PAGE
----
Culture shock? No way will that happen in Australia! Isn’t it just a more laid back version of America where everyone is just relaxing by the beach and drinking all the time? (gotta love stereotypes!) No way it takes me six months to adjust… I’m so easy going, so open to new people and situations, excited for the adventure of it all…
I’m not sure how many times I had that conversation with people just before moving and when we first arrived. Umm yeah, it does take that long. If I could slap my former self and make it so I was more prepared for the crazy range of emotions you feel I would. As I have mentioned before, it is a very good thing I did not start a blog when we first arrived. I was a hot mess!
I was definitely NOT prepared for the stages of culture shock. Yes, you can find sites that describe actual stages similar to stages of grief. Lets go through a quick recap shall we…
1. The Honeymoon Phase
I would say this lasted for us for the first 1 ½ weeks before the hubby started work. Pretty short period of time I know. This just felt like we were here on vacation. Taking on Sydney by storm! New restaurants each night, exploring the city, taking those big red double-decker sightseeing buses all around… it was exciting and scary all at once. I especially loved at this time because it was “winter” here everyone was in full length puffer jackets, hats and gloves. Umm it was 65°F and sunny. We were in shorts and t-shirts. Ah yes. These were good days.
2. The Negotiation Phase
Here is where “anxiety becomes apparent” (oh no!) and one starts to notice the cultural differences no longer in a romantic light. You are living here after all and not just visiting! Thank goodness there was no full on language barrier as many experience moving to other countries. I will comment that sometimes we did have trouble understanding Aussie accents and slang and vice versa. Here are some examples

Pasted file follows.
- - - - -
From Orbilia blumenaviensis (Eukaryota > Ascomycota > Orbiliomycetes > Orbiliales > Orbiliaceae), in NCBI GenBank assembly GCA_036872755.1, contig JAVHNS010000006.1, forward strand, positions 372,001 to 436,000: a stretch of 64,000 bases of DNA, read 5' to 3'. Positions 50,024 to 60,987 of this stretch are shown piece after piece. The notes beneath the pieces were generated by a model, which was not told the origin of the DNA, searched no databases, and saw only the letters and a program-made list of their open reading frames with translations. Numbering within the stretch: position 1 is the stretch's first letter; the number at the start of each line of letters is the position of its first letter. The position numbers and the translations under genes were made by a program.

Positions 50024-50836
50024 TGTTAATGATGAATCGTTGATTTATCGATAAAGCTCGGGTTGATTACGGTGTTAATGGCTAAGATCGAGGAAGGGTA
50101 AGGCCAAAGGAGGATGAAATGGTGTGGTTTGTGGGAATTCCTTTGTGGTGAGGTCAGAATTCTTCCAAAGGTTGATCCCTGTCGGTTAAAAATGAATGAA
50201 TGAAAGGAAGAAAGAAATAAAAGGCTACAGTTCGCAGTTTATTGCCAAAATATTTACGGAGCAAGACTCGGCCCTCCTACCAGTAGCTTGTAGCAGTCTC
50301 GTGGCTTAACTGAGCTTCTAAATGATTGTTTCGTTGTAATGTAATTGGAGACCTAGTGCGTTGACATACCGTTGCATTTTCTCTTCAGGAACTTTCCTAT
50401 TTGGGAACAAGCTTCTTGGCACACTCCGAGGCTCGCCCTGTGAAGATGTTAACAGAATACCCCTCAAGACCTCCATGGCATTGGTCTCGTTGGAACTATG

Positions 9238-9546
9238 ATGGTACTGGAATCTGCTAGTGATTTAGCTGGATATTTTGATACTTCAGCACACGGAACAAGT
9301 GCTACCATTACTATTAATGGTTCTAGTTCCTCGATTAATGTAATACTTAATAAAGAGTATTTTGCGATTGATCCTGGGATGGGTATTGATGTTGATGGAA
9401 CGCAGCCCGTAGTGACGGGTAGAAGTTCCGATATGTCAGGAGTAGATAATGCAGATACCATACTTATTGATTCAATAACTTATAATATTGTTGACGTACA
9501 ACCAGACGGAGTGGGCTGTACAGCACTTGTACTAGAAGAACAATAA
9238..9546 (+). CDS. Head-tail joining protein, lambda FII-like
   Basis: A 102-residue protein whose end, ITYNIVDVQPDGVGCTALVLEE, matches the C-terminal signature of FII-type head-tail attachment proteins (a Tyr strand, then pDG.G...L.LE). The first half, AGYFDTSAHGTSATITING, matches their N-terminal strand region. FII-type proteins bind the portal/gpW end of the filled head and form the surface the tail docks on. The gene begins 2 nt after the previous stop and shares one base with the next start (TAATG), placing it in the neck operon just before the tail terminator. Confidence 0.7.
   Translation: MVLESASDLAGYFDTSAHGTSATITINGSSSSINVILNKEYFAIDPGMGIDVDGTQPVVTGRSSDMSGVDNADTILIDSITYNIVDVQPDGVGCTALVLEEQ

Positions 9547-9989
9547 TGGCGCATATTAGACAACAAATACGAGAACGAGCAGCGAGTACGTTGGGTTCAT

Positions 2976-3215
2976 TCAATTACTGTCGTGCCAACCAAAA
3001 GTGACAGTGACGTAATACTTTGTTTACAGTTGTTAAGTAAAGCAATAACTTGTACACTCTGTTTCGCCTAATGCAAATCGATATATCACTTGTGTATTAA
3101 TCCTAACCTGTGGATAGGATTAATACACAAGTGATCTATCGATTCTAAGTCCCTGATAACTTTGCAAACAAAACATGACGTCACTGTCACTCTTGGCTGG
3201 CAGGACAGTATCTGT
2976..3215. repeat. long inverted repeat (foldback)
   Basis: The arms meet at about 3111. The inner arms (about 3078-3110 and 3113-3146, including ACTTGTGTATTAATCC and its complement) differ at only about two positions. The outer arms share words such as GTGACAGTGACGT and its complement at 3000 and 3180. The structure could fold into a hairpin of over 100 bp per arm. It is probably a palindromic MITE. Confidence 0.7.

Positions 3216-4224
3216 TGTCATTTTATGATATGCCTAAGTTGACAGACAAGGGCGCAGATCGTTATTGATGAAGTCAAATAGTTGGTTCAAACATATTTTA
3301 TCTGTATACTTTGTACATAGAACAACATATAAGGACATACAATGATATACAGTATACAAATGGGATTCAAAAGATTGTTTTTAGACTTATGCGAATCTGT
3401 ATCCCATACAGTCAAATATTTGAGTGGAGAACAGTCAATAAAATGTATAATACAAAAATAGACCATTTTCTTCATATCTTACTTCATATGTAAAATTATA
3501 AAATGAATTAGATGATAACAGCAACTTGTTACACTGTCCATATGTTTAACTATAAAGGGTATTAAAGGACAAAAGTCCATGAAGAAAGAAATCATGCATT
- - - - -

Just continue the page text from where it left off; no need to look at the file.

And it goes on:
- What do you mean arvo? (Translation: Afternoon)
- A fortnight? (Translation: Sounds like we are in 19th century England, but that just means every other week)
- Want to meet for brekkie? (Translation: Breakfast… I have adopted this and I love it)
- Good on you! (Translation: Good for you! I also love this one)
The food issues are considered a big thing during this “phase” as well. More of that to come later, but suffice it to say we are spoiled with options in the states and the available choices for food in the supermarkets here is much less. It is also super expensive compared to what we are used to (what, no Walmart?! Ugh).
I am usually a pretty positive person, but this was a trying period for me. I guess it lasted about 3 months or so and I couldn’t get past constantly comparing life here to back home. And it really was never in a good way. I would try and be really positive, but fail. Clearly not trying hard enough. Little things like making a doctor’s appointment, finding an apartment, buying stuff for the apartment… all eerily similar to the states but different enough that it was a challenge. Christmas time was a challenge. It was warm out. There was no snow.